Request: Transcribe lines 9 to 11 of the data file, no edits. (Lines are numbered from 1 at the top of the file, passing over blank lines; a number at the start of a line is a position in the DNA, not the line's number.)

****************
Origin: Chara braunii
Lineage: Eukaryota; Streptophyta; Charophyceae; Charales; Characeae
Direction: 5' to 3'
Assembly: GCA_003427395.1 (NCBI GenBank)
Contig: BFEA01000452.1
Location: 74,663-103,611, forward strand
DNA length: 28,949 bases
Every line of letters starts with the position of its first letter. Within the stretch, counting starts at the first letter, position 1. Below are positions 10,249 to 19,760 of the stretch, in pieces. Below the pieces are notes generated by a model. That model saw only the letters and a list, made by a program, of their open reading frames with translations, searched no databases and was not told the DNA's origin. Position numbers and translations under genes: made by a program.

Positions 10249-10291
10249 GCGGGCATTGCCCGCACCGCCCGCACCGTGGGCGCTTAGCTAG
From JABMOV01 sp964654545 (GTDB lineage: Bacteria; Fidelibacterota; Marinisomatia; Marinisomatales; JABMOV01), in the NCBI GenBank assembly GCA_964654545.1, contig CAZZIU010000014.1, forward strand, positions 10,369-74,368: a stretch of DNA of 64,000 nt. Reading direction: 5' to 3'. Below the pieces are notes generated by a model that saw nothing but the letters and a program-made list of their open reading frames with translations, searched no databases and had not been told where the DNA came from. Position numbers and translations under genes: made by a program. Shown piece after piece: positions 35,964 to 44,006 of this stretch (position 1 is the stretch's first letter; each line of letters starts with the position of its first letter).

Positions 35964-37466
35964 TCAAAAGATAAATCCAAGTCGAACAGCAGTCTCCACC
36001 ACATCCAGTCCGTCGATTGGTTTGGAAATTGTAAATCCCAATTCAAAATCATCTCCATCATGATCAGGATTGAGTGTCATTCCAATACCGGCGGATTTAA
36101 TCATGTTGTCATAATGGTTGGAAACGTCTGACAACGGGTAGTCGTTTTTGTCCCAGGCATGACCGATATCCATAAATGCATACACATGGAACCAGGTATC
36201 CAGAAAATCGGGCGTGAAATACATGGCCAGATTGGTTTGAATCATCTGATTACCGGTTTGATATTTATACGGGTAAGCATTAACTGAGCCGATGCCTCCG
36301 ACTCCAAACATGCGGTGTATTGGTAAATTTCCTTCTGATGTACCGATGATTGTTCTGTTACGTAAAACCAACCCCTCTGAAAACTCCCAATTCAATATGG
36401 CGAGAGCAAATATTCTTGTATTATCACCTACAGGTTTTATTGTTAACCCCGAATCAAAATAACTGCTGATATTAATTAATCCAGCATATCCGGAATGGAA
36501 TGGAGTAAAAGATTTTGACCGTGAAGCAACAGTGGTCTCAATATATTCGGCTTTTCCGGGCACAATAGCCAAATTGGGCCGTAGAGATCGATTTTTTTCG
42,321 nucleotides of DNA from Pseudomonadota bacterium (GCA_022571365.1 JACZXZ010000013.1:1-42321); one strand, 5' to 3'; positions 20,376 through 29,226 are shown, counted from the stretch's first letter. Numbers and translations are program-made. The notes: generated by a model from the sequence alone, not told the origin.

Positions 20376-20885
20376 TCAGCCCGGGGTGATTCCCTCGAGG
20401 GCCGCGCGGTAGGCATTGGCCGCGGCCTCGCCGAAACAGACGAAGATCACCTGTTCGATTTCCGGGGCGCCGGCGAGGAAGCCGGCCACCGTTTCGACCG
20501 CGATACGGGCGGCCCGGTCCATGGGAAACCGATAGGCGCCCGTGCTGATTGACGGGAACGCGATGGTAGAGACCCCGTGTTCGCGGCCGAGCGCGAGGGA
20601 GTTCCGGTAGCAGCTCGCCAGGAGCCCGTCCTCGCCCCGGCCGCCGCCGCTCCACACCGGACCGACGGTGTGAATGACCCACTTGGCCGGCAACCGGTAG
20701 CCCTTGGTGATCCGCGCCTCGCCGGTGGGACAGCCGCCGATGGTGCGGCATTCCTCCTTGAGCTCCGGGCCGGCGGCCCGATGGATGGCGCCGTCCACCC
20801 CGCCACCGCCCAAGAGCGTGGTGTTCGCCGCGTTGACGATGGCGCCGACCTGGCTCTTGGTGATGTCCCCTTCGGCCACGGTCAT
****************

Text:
Positions 10249-10291
10249 GCGGGCATTGCCCGCACCGCCCGCACCGTGGGCGCTTAGCTAG
From JABMOV01 sp964654545 (GTDB lineage: Bacteria; Fidelibacterota; Marinisomatia; Marinisomatales; JABMOV01), in the NCBI GenBank assembly GCA_964654545.1, contig CAZZIU010000014.1, forward strand, positions 10,369-74,368: a stretch of DNA of 64,000 nt. Reading direction: 5' to 3'. Below the pieces are notes generated by a model that saw nothing but the letters and a program-made list of their open reading frames with translations, searched no databases and had not been told where the DNA came from. Position numbers and translations under genes: made by a program. Shown piece after piece: positions 35,964 to 44,006 of this stretch (position 1 is the stretch's first letter; each line of letters starts with the position of its first letter).